Just imagine how many frequent flyer miles Rick Steves actually has.
The celebrated guidebook author and travel TV host has traveled hundreds of thousands of miles and is considered America’s most revered authority on European travel. He’s seen it all. In the 50 years since Steves took his first trip to Europe, where he visited piano factories with his pop, a successful piano importer, the man has built a travel empire with more than 100 employees in his Edmonds, Washington lair.
Now he continues to share his joy of European travel with the world. “I teach what I enjoy,” Steves says. “It’s my nature.”
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Steves, who headlines a Palm Springs Speaks event March 3, dives deeper into the subject of travel in a candid conversation with Palm Springs Life.
What is it about traveling that initially generated a spark within you?
For me, it’s just very stimulating and rewarding way to spend your time and money if you’re curious. Some people aren’t. They’ll have gone to their graves having traveled to Orlando many times and seeing Disney World, and wearing a bib and doing really good barbecue, which is fine. But some people are curious about the world. To me, the world is our playground. And Europe is the springboard for me.
You note that the need for travel is even greater now. Why?
It is greater than ever right now with all the fear and ethno-centrism and confusions Americans have about the other 96 percent of humanity. I just feel like I have an important role to play for Americans to get a grip about the rest of the world. That’s the topic of my talk.
On that note, what are one or two misconceptions about traveling?
That people think it’s dangerous to travel. It’s so silly to me. It’s never been safer to travel in 2019. There’s never been a safer time to travel than right now and still people no longer say, “Bon voyage.” They say, “Have a safe trip.”
When somebody tells me to have a safe trip, I’m inclined to say, “You have a safe stay at home. Because where I’m going is, statistically, safer than where you are staying.” The most dangerous thing to do in the long term is to not travel and stay home, and let the media tell us who and what are enemies are. Fear is for people who don’t get out very much. That’s why I am passionate about my teaching.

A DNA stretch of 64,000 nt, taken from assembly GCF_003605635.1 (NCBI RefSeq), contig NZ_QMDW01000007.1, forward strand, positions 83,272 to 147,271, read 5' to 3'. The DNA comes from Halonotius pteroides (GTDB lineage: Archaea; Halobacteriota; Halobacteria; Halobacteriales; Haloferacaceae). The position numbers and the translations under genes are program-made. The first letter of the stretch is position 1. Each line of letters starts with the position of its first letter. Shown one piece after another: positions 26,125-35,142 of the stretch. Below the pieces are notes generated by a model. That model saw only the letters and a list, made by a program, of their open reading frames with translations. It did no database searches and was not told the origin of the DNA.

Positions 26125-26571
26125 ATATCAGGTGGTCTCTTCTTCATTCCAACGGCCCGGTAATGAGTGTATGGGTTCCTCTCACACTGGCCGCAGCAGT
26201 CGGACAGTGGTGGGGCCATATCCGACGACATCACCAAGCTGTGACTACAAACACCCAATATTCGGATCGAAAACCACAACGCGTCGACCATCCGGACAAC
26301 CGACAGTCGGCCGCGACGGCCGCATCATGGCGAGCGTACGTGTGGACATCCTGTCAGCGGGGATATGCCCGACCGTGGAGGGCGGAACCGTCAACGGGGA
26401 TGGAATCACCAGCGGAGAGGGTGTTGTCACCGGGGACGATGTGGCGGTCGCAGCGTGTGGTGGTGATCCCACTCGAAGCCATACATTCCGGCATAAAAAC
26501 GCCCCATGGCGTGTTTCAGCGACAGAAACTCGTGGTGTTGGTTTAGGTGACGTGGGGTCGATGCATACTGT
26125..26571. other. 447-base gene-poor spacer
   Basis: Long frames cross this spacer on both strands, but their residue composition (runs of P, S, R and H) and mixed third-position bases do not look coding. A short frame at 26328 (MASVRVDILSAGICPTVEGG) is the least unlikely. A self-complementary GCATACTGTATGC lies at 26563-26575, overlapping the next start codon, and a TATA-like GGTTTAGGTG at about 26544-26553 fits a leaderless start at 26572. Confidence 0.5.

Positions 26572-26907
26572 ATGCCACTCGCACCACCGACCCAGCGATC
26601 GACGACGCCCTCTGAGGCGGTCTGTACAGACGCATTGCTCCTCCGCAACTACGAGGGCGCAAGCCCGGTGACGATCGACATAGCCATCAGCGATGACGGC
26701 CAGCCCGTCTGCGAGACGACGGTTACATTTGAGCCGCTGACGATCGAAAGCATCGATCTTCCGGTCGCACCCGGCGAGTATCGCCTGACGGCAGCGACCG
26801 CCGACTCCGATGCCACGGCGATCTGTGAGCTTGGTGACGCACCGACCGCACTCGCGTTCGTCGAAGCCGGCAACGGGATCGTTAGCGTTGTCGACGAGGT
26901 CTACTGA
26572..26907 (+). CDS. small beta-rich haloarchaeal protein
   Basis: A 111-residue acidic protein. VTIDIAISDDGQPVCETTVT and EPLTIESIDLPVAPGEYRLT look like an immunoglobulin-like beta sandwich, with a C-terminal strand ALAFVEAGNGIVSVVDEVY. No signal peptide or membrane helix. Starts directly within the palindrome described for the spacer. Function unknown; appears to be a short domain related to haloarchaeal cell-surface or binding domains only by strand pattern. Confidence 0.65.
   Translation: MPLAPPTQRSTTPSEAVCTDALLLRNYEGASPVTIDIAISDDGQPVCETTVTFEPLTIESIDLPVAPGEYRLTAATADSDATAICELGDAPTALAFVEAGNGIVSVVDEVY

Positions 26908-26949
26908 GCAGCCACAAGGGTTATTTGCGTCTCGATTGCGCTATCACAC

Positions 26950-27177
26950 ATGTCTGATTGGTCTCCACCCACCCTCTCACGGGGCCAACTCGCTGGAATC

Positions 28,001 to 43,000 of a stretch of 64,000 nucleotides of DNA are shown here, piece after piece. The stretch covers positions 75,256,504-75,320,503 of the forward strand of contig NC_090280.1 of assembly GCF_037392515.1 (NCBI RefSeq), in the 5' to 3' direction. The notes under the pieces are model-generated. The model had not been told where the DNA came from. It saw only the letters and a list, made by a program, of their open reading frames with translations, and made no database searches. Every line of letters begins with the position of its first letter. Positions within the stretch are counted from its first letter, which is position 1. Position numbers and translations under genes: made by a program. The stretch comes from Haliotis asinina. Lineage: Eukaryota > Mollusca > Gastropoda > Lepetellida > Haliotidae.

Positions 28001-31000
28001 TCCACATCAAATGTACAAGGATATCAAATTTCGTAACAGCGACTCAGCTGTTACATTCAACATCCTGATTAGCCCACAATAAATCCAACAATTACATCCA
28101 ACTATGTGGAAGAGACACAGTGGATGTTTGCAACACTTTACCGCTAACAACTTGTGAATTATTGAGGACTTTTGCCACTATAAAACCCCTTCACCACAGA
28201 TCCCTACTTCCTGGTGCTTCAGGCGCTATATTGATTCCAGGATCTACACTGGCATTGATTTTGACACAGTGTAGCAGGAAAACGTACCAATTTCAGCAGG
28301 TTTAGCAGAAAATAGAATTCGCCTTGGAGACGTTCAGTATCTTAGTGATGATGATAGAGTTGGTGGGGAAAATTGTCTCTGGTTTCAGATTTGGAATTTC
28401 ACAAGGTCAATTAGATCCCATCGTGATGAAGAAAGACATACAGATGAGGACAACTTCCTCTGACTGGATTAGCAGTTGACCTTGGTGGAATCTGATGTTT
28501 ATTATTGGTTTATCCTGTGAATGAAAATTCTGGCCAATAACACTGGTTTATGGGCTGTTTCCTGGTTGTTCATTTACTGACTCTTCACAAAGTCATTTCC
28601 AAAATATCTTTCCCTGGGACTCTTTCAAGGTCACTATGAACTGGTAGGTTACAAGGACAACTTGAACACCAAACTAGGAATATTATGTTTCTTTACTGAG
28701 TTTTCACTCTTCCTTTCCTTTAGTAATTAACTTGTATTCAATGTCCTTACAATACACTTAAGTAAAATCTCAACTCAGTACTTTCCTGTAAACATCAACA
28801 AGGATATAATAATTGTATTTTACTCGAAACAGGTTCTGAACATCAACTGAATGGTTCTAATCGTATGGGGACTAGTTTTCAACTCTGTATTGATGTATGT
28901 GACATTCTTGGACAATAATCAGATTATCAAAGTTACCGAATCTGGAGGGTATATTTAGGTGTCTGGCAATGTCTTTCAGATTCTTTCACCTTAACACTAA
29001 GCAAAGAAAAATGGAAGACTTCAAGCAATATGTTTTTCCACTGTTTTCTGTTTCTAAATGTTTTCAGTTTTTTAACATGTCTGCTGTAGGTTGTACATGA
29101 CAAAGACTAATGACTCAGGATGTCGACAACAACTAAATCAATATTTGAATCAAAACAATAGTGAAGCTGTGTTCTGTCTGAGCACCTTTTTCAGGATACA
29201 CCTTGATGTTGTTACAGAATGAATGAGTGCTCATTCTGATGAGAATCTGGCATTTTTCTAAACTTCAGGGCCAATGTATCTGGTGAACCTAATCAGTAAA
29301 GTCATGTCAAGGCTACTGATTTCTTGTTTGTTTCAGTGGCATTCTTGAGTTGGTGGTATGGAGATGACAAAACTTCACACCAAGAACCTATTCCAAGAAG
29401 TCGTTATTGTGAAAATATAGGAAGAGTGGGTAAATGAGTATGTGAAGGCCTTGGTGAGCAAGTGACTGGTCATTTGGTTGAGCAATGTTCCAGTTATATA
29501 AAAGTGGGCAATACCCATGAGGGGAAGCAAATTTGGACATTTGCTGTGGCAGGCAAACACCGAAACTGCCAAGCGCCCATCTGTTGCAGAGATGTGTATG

You educate people about travel. How has that changed over the decades?
In the 1980s, it was “pack light, get a roof over your head, catch the train. Book Europe through the backdoor.” In the ’90s, it occurred to me, OK, we can catch the train, but what we really travel for is the art, cuisine, history and the culture, and I started teaching about that. Then, after 9/11, I realized that the pinnacle of travel hierarchy needs is when we get out of our comfort zone and we get to know the other 96 percent of humanity, and we are able to come home with the most beautiful souvenir and that’s the broader perspective — that’s the reason we travel. That’s why I work harder than ever to remind Americans that we celebrate the diversity of this planet. The world is filled with beautiful people. Some Americans get that, some don’t. It’s joyful to share the message.
Can you share one or two things you’ve learned about humanity while traveling, or culture for that matter?
Well, everybody has baggage. Somebody my age, my parents were talking about Depression-era baggage. And then we had World War II baggage. And then we had Cold War baggage —“the Communists are going to get you.” Then we had Vietnam baggage. And now, we have 9/11 baggage. In a lot of ways, it shapes who we are. Somebody who had a friend who died in 9/11, that’s baggage. Somebody who had a son or daughter who died in a car accident, that’s baggage. Other countries have baggage and a lot Americans don’t realize that.
That’s an insightful distinction to make.
We torture people because we have 9/11 baggage. We have to take care of ourselves. We lost 2,800 people 19 years ago. America. Get a grip. I don’t mean to belittle that but we have to empathize with other countries whose baggage makes our baggage look light. And it’s not a very popular thing to say, but sometimes the truth is not something people want to hear. I’m happy to share this broader perspective. I was just in El Salvador. They lost as many people as we lost in the Vietnam War in their civil war. It was basically funded by the United States because we were afraid they were going to be communists. They lost 60,000 people in a country of 5 million people. When we travel we gain that empathy.
That broader perspective is important.
You also learn about your own country by leaving it and looking at it from a distance. That’s valuable. We have a choice for travel. You can go to Mazatlan or you can go to Managua. In one, you’re going to get cheap drinks and a nice suntan. In the other, you’re going to get a better understanding of what’s south of border. And, you know, you don’t need to always wallow in heavy missions on your travels but you can combine those things. You can have the beach and the heavy reality experience. They work nicely together actually.
Is there one destination that you love most or that stands out for you?
India. It’s my favorite country. It rearranges all of my cultural furniture.
Rick Steves appears at Palm Springs Speaks at 3:30 p.m. March 3 at Richards Center for the Arts (Palm Springs High School Auditorium), 2248 Ramon Road, Palm Springs. For more information, visit palmspringsspeaks.org. Keep track of Rick Steves at ricksteves.com.